Of Metal and Wishes

Of Metal and Wishes - Sarah Fine I wish more of this book centered around the political tensions and less on the typical "boy->girl->boy" straight love triangle that plagues every Young Adult book ever. It's extremely well researched on the plight of workers and suppressed ethnic minorities, the author obviously did a lot of reading into Upton Sinclair and Uyghur oppression. Though I have to say this book did the romantic cliche better than others. I liked that Melik was always respectful of Wen's choice and consent, which is something that I rarely see unfortunately, drowning in "romance" that paints forced kisses and "you belong to me and only me" threats as the height of love.

Lines like these were nice:

'"Wen, don't do this unless you believe me. Don't betray yourself like that."' and 'Melik moves slowly, giving me all the time in the world to pull away.'

Juxtaposed with the constant (and realistic, thankfully) threat of sexual harassment and sexual assault Wen faces, these simple lines of Melik honoring and respecting her boundaries speak volumes.

I'm not sure how I feel about the author drawing "inspiration" from real-life ethnic issues (that is, Uyghur oppression by the Chinese government) to make a story about fictional ethnicities. It feels kind of tactless.

The socialist story of banding together and uprising against the oppressor class is nice to see in YA, even if it doesn't go as planned and the "revolutionary change" doesn't happen the way you would expect.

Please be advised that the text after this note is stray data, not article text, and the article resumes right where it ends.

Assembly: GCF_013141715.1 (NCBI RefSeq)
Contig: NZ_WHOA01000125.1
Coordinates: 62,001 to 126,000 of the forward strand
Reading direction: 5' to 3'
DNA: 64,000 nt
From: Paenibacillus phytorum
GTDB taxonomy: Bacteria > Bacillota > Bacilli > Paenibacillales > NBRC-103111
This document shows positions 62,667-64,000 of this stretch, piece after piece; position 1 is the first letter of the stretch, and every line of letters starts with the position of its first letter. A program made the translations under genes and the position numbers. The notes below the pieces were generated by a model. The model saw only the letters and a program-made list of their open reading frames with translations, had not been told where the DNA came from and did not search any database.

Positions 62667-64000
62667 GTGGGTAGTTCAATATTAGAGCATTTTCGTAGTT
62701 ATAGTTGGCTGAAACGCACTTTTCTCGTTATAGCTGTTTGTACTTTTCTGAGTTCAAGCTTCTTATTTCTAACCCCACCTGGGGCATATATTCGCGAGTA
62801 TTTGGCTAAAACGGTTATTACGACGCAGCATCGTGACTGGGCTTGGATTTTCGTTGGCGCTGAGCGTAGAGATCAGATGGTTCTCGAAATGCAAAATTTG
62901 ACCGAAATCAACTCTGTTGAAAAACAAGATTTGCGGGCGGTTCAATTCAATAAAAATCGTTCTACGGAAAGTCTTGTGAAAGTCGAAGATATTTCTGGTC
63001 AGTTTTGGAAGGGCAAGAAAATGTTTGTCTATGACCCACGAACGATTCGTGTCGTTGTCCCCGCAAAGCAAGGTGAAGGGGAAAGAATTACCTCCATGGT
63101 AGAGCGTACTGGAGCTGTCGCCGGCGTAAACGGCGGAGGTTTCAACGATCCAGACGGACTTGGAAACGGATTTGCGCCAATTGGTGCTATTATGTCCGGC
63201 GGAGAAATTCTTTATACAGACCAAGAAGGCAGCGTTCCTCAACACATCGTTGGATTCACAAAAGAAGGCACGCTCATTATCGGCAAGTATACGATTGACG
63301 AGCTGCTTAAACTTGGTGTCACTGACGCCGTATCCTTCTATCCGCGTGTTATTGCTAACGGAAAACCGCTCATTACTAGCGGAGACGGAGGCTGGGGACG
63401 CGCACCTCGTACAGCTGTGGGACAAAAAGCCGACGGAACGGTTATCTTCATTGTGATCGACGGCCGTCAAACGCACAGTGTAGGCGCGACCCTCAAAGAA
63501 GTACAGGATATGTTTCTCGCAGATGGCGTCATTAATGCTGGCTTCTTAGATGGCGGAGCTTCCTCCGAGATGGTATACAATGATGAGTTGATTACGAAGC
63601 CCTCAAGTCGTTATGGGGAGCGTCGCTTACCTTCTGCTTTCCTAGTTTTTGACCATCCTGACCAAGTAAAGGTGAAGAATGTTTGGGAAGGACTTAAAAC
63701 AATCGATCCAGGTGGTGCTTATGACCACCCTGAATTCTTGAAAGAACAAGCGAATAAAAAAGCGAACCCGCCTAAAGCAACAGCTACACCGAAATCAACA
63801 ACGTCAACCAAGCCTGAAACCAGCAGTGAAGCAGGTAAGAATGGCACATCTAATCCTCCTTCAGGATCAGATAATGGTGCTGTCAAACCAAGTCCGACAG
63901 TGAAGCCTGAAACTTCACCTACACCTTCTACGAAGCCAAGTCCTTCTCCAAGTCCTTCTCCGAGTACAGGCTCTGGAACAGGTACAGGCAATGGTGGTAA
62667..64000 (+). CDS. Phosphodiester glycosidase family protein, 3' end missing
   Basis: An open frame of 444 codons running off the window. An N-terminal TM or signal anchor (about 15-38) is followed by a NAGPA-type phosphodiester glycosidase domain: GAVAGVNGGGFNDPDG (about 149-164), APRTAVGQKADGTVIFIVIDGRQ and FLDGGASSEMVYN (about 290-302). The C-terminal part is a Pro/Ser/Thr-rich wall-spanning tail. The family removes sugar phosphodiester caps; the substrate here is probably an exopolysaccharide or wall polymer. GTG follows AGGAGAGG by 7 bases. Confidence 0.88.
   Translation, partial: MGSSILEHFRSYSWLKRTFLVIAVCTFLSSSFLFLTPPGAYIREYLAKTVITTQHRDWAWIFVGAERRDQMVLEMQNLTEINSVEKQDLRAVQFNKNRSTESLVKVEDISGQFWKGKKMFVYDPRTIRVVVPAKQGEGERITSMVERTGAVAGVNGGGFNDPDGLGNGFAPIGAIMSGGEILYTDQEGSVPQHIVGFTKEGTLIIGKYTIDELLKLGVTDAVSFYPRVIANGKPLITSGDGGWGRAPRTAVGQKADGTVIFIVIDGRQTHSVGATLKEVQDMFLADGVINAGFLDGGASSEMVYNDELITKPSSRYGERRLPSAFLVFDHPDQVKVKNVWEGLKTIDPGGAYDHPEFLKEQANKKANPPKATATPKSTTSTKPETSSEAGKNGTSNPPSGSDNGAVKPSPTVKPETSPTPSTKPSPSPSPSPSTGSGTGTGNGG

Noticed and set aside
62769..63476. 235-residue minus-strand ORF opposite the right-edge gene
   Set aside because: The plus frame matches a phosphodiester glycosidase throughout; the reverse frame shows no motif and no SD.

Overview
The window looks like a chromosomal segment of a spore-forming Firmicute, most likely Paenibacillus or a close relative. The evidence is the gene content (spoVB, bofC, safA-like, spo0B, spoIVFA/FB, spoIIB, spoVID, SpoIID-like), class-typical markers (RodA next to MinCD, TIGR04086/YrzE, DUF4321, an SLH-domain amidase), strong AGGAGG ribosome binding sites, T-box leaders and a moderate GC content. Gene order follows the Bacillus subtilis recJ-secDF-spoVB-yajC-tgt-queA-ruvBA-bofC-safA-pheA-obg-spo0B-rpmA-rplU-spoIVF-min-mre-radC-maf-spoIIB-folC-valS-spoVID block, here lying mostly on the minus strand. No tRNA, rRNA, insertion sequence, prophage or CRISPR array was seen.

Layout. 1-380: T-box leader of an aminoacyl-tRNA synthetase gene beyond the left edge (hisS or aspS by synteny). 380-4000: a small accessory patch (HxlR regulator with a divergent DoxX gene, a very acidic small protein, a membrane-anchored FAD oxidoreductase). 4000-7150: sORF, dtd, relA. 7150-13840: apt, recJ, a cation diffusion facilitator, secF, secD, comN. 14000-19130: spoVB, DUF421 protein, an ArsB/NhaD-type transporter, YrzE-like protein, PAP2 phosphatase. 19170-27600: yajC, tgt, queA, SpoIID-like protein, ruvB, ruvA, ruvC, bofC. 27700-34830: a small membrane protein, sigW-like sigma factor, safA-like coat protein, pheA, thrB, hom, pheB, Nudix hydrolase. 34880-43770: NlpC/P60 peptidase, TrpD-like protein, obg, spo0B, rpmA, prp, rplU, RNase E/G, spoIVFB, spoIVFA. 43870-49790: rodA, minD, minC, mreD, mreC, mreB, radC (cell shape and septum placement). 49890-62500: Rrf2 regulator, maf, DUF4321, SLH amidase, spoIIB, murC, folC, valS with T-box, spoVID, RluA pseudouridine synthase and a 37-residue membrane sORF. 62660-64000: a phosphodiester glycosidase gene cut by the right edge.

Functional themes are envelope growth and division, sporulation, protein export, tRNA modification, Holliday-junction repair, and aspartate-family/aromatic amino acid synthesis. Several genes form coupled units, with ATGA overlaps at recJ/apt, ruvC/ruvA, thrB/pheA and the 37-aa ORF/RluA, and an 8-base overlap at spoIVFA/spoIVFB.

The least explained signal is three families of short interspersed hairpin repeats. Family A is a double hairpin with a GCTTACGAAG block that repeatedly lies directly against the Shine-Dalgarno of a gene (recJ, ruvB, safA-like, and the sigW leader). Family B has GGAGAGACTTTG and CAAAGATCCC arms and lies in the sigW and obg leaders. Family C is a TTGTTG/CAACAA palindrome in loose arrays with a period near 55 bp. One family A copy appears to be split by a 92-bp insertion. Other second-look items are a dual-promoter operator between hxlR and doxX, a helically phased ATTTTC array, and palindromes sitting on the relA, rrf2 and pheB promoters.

I'm hoping the (apparent?) sequel will focus more on the political plots and less on the romance (and no more love triangle.)

The Monster of Florence

The Monster of Florence - Douglas Preston The author's history as a fictional crime thriller writer shows through. This reads too much like a pulp thriller and less like a serious discourse on a real life serial killer. It focuses too much on the author's feelings and minor involvement in the issue for me to care for a large amount of pages. The random breaks to talk about the author's family life and the flavor-Italian were annoying too. I did learn a lot about the case I would not have before, not speaking much Italian, but it was a slog to get through this book.


Hannibal - Thomas Harris this was so beyond awful I'm personally offended I'm not even going to bother withproper typing rn, iam so mad what happenedto clsrices character infthisbook wtf was harrs thinking

Edited May 26: OK, now that I have a computer back I just want to add to this some. I wish I could vote this book zero stars. Or even just a half star. This is SOOOOO bad.

I don't even know how it became so awful. It was all going fine, the beginning of the book seemed the same as the last two. Maybe the larger cast of PoV characters made things more confusing, and the constant locale changing too, but it was decent?

But then! The last few chapters, as soon as it gets to the farm, felt like a COMPLETELY DIFFERENT BOOK. The writing quality plummeted completely and just... Clarice's character changed so suddenly, for no good or apparent reason. Other than apparently drugs and daddy issues. I don't even know what was going on. What was Harris thinking, did he just... completely blank on a good ending and went with what I would have taken for bad, wish-fulfilment fanfiction?